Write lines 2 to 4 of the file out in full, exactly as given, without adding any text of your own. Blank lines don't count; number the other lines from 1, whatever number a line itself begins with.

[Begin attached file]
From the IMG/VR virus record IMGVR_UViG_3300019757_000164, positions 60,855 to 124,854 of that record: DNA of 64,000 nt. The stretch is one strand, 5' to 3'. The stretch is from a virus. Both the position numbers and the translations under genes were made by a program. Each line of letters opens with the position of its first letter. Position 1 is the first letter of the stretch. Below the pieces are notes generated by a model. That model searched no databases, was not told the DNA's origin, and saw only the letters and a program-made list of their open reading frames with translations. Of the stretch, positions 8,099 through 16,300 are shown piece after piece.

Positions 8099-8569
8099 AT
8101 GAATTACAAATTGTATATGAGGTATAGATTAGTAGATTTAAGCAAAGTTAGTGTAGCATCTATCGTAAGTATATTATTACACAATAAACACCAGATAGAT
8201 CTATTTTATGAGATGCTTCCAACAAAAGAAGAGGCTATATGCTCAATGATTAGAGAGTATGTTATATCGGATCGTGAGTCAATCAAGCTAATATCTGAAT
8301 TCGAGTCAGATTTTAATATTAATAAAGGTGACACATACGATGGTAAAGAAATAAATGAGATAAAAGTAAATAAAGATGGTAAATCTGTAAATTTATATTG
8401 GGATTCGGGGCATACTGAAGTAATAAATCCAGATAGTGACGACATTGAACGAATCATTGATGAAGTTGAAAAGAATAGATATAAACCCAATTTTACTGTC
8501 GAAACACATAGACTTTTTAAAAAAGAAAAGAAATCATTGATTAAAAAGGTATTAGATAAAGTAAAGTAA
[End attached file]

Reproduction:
Positions 8099-8569
8099 AT
8101 GAATTACAAATTGTATATGAGGTATAGATTAGTAGATTTAAGCAAAGTTAGTGTAGCATCTATCGTAAGTATATTATTACACAATAAACACCAGATAGAT